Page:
You’ll need a content marketing strategy specific to each platform, because they’re all favored by different audiences. Facebook might resonate with a middle-aged audience, for example, while TikTok is a great way to make an impact on people aged 18-30. YouTube is the perfect platform for beautifully-produced videos, while shorter conversational-style clips are great for IGTV.

The key is to make sure you plan your video ahead of time. Make sure you’re 100% clear on what you’re trying to communicate and how long it should take so you your message isn’t drowned in a rambling stream of consciousness. Think about the basics, like sound and lighting, to make sure people can hear and see you, and shoot a few takes so you can choose the best one to post.

Read more: Here’s why video marketing is so important

Email marketing

The traditional newsletters we used to get in the mail, with those goofy little circle tabs (remember those?) have evolved email marketing blasts. Some brands still treat marketing emails like the newsletters of old, and pack them with as much information as possible, but there is definitely a better way. Take it as an opportunity to wow them, to maximize the chance of engagement.

Marketing e-mails have to contend with a lot of other mail, and you want people to look forward to getting yours. Make it boring or annoying, and you risk being relegated to the spam folder! Use interesting images, incorporate engaging videos, and make it personable. They want to connect with a person, not a corporate machine, and they want to read things relevant to their experience.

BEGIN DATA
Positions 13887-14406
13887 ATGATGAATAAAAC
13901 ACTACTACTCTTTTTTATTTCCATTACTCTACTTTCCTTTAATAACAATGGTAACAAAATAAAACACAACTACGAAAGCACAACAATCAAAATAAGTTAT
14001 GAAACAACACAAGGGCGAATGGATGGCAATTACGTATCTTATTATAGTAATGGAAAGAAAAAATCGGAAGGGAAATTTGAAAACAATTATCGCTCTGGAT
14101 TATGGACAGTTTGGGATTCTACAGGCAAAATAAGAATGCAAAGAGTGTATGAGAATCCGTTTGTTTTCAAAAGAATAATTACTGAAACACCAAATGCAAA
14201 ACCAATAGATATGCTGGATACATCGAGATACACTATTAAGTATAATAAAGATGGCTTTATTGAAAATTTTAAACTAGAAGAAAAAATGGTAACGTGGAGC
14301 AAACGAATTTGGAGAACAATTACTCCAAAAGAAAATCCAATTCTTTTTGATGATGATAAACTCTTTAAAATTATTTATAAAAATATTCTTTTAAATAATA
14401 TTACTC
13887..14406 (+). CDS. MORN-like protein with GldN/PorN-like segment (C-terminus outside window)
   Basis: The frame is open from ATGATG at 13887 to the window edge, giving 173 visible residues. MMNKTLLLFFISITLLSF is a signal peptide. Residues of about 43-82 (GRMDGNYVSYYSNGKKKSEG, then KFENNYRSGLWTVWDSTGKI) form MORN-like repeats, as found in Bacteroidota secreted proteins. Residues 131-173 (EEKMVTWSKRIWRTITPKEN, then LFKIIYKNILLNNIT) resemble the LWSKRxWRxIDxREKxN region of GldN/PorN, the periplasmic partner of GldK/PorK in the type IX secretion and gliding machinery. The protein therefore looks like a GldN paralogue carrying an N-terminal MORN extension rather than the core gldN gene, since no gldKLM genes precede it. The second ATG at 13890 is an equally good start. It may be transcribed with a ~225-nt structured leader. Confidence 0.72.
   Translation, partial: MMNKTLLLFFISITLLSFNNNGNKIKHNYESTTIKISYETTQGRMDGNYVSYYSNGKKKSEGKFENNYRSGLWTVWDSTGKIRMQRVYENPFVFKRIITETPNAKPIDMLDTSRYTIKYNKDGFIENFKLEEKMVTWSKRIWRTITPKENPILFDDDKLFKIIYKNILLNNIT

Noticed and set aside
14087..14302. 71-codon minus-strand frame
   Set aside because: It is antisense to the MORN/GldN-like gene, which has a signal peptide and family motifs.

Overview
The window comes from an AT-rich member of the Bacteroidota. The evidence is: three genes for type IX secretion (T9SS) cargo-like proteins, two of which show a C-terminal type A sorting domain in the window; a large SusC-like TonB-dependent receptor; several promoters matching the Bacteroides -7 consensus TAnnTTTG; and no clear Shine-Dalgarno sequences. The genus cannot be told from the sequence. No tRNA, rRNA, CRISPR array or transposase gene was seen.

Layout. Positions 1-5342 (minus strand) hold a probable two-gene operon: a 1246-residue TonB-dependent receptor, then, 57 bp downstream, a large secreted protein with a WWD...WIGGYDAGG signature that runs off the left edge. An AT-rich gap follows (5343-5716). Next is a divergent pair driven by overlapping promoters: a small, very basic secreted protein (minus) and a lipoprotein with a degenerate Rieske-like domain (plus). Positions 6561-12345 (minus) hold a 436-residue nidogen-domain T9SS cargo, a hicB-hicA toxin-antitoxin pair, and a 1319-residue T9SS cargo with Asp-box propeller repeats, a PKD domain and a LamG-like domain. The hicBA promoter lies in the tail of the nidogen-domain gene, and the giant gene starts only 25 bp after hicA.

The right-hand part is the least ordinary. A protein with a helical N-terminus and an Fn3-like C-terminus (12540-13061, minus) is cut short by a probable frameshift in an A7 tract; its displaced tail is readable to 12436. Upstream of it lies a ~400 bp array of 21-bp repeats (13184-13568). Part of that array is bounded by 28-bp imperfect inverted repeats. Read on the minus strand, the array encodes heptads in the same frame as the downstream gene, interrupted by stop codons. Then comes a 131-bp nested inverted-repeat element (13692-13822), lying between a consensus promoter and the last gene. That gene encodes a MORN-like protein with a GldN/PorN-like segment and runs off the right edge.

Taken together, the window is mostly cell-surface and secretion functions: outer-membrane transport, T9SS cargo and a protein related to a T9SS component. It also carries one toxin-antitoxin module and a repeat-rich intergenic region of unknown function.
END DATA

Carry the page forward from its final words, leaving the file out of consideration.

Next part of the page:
Keep the text to a minimum, with clear subheadings that make information skimmable, and always include a link to a landing page where people can go to find more information.

Read more: 12 tips for a strong email marketing strategy

Social media marketing

It seems like there is a new social media channel popping up every other week. The weirder the name, the better (we’re looking at you, TikTok). Some are a flash in the pan, like Periscope, while others have become juggernauts, like Facebook). You don’t need to be active on every single social platform. In fact, it’s better to nail your strategy on one than maintain a mediocre presence on all, because a strategy that drives genuine awareness and engagement will make a much bigger impact on your sales funnel than a few posts a week that only your mother and grandmother bother to like.

When it comes to social media, it’s important to remember that people are likely engaging with you in their spare time. They might be on the bus on the way to work, eating a packet of chips on a break, scrolling through their news feed on the couch after dinner, or (God forbid) in the bathroom. No-one wants to be sold to in those contexts, so it’s important to keep your messaging, well, social.

Create original, short-form content with strong visuals to maximize engagement. Make sure you respond to every question and comment to make the audience feel good about engaging with you. The key is to be consistent and to focus on content that is helpful, interesting and full of personality.

Read more: Essential guide to Instagram for business in 2020

Blogging

Google is always looking for fresh content, which means you need to constantly update your website with new information. The best way to do this is with blogs, as they’re very SEO-friendly and can be easily shared across other platforms, such as social media, to encourage discussion.